It is high time that we stepped down some of the drama and the hyperbole and left name calling to playground bullies. The year has been stressful enough without us calling everyone that we don’t like, Nazis.
This week marked the 82nd anniversary of “Kristallnacht” or Chrystal night, so named because of the destruction to property and the amount of broken glass that came symbolize the event.
From November 9 through to the 10th, 1938, a government sanctioned pogrom was unleashed against the Jewish citizens of Germany and Austria. By the time it was over, more than 267 synagogues had been destroyed, over 7000 Jewish businesses had been ransacked, hundreds of Jews were killed, 30,000 Jewish men had been arrested and had been sent to concentration camps, and an estimated 638 Jews had committed suicide because of the horror and the hopelessness of it all.
The magnitude of the event is almost impossible to comprehend. The Times of London, on November the 11th 1938 reported
“No foreign propagandist bent upon blackening Germany before the world could outdo the tale of burnings and beatings, of blackguardly assaults on defenceless and innocent people, which disgraced that country yesterday.”
Whereas it was not the start of the carnage, it was also by no means the end. By the end of the second world war, 6 million Jews would have been murdered because of their religion. And an additional 50 million would have lost their lives.
All as a result of the actions of Adolf Hitler and the Nazi party.
This week, the anniversary of Kristallnacht seems to be the perfect time to remind ourselves what it means when we call someone a Nazi.
Not Everyone is a Nazi
It is worth noting that not everyone to the right and to the left of our political standpoint is necessarily a Nazi. And so, where we might not like the EFF, or Donald Trump or our aunt Beatrice (secretly called Beatrice the Bigot), it still does not mean that they are Nazis. It might be that they are racist, antisemitic, Islamophobic, and rude and have no sense of style (in the case of Beatrice), but that doesn’t make them a Nazi. It might even be that that they are bullies of the worst kind and that they still owe you a wedding present, but unless their aspirations include incarcerating and murdering people on the basis of race, we need to go a little light on our name calling.
This is what happened; Following an altercation at Brackenfell High School in Cape Town between parents and the EFF, the DA tweeted that
“the Nazi’s had the brown shirts that went around terrorising minorities, South Africa has the red shirts”.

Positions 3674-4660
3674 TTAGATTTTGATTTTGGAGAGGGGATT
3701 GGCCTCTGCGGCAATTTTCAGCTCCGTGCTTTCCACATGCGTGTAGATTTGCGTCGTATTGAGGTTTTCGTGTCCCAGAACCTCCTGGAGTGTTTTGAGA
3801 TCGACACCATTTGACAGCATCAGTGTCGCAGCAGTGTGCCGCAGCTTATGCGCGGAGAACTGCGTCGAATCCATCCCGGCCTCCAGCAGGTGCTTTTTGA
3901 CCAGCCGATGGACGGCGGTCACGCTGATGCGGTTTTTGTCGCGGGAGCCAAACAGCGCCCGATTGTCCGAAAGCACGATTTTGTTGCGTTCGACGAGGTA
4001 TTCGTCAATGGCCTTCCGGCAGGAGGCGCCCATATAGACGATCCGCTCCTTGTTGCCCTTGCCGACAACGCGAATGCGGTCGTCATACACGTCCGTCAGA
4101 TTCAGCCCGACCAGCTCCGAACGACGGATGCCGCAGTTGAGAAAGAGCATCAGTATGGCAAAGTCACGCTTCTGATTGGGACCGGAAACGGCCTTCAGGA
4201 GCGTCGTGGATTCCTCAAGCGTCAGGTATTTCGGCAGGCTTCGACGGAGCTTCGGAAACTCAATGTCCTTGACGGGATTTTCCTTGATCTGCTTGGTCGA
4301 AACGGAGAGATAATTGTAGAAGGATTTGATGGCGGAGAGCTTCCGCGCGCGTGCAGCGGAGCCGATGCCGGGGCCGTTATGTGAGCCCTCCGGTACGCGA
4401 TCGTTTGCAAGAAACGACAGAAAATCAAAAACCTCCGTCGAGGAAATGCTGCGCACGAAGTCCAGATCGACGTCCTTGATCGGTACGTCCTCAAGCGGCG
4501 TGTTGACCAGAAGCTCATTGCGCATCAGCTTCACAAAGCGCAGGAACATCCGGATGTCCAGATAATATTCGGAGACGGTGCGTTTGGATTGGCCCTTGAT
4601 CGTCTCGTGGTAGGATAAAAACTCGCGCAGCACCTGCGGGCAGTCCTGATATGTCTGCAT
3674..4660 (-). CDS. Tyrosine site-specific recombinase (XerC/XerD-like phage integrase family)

This sentence was also contained in its official statement on the matter, issued by DA Western Cape leader Bonginkosi Madikizela.
The EFF members had arrived at the school to protest after a private whites only matric ball took place.
The DA has come out in strong defence of the parents of the school, criticising the police for failing to disperse the EFF protesters before tensions flared.
It’s one of those events where fingers can be pointed in pretty much every direction. The behaviour of the parents and the school itself, the threat of the violence and intimidation by the EFF, the lacklustre police response and the DA’s tweet hardly showcase anyone in the best of light.
There is a profound problem with the DA’s logic. They might well have identified similar behaviour between the EFF and the Nazi party but that doesn’t make them Nazis per say. Taken to a ridiculous degree, if Nazis wore brown, is anyone who does the same also so a Nazi? Clearly not. Worse than that, the tweet shifts the conversation away from the critical one which is what actually happened at the school and if the EFF’s behaviour was threatening and appropriate?
The use of hyperbolic language is common to current discourse. Hen Mazzig, political commentator wrote the following of discourse around the elections in the USA, “ Don’t compare the Republicans to Nazis. Don’t compare Democrats to Nazis. Someone disagreeing with you does not make them comparable to a regime that tortured, experimented on and mass murdered 11 million human beings..”
It is not only the DA that needs to tone down their language. The EFF with their repeated Twitter call to violence, the ANC with their comfort around the demonization of segments of the population, and now the DA with their Nazi tweet, all need to understand that words matter. They need to appreciate that they hold a power and that the use of that power comes with immense responsibility. It was after all, mere words and the use of the media that worked a nation into a frenzy that ended Kristallnacht and began the systematic murder of 6 million Jews.